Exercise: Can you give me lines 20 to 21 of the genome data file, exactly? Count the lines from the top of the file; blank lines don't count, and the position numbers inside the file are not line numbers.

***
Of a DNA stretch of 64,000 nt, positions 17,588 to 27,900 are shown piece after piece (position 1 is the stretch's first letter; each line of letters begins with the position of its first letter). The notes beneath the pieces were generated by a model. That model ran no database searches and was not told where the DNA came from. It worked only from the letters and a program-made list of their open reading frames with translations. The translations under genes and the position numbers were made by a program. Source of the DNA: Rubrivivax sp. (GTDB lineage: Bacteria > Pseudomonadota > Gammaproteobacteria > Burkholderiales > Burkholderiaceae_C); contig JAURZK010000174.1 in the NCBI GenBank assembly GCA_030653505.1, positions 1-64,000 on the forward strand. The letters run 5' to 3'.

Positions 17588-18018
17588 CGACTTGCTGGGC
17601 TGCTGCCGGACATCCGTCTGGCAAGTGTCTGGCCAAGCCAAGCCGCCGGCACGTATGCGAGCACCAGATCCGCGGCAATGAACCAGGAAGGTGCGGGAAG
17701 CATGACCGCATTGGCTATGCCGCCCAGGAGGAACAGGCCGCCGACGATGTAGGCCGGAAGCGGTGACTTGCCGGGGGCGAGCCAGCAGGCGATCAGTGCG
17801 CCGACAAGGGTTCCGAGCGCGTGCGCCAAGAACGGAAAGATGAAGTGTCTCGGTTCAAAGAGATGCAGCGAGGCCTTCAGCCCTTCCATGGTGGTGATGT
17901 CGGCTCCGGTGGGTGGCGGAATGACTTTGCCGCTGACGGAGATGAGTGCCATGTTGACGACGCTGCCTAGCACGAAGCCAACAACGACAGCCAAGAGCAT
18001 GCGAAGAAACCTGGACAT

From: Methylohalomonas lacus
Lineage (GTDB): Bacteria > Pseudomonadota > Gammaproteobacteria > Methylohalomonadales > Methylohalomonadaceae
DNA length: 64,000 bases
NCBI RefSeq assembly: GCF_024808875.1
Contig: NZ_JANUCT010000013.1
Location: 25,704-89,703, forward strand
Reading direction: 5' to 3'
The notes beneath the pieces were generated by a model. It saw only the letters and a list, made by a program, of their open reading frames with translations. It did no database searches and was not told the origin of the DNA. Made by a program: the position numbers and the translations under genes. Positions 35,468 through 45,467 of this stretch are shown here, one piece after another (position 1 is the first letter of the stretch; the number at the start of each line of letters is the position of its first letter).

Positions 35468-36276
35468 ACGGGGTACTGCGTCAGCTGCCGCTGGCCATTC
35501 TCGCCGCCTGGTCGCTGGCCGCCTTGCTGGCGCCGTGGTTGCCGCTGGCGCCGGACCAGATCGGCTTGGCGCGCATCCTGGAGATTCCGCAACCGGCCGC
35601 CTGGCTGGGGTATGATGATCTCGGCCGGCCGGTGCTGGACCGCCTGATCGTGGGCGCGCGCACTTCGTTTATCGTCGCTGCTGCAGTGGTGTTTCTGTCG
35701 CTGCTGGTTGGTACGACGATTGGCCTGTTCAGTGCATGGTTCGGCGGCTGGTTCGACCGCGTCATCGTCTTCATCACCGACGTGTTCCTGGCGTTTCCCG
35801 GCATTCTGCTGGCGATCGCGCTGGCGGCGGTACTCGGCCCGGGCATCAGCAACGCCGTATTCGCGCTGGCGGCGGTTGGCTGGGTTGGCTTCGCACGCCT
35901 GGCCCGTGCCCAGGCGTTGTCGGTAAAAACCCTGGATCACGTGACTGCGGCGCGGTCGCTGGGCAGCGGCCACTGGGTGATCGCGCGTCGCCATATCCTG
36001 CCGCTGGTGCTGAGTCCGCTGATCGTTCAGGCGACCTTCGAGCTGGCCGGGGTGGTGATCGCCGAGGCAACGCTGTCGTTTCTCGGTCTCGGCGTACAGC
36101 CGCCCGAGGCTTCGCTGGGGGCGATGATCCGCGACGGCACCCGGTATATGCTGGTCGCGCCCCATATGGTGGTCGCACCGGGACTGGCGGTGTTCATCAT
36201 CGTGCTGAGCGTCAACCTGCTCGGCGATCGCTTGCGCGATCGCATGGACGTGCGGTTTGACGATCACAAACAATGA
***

35601 CTGGCTGGGGTATGATGATCTCGGCCGGCCGGTGCTGGACCGCCTGATCGTGGGCGCGCGCACTTCGTTTATCGTCGCTGCTGCAGTGGTGTTTCTGTCG
35701 CTGCTGGTTGGTACGACGATTGGCCTGTTCAGTGCATGGTTCGGCGGCTGGTTCGACCGCGTCATCGTCTTCATCACCGACGTGTTCCTGGCGTTTCCCG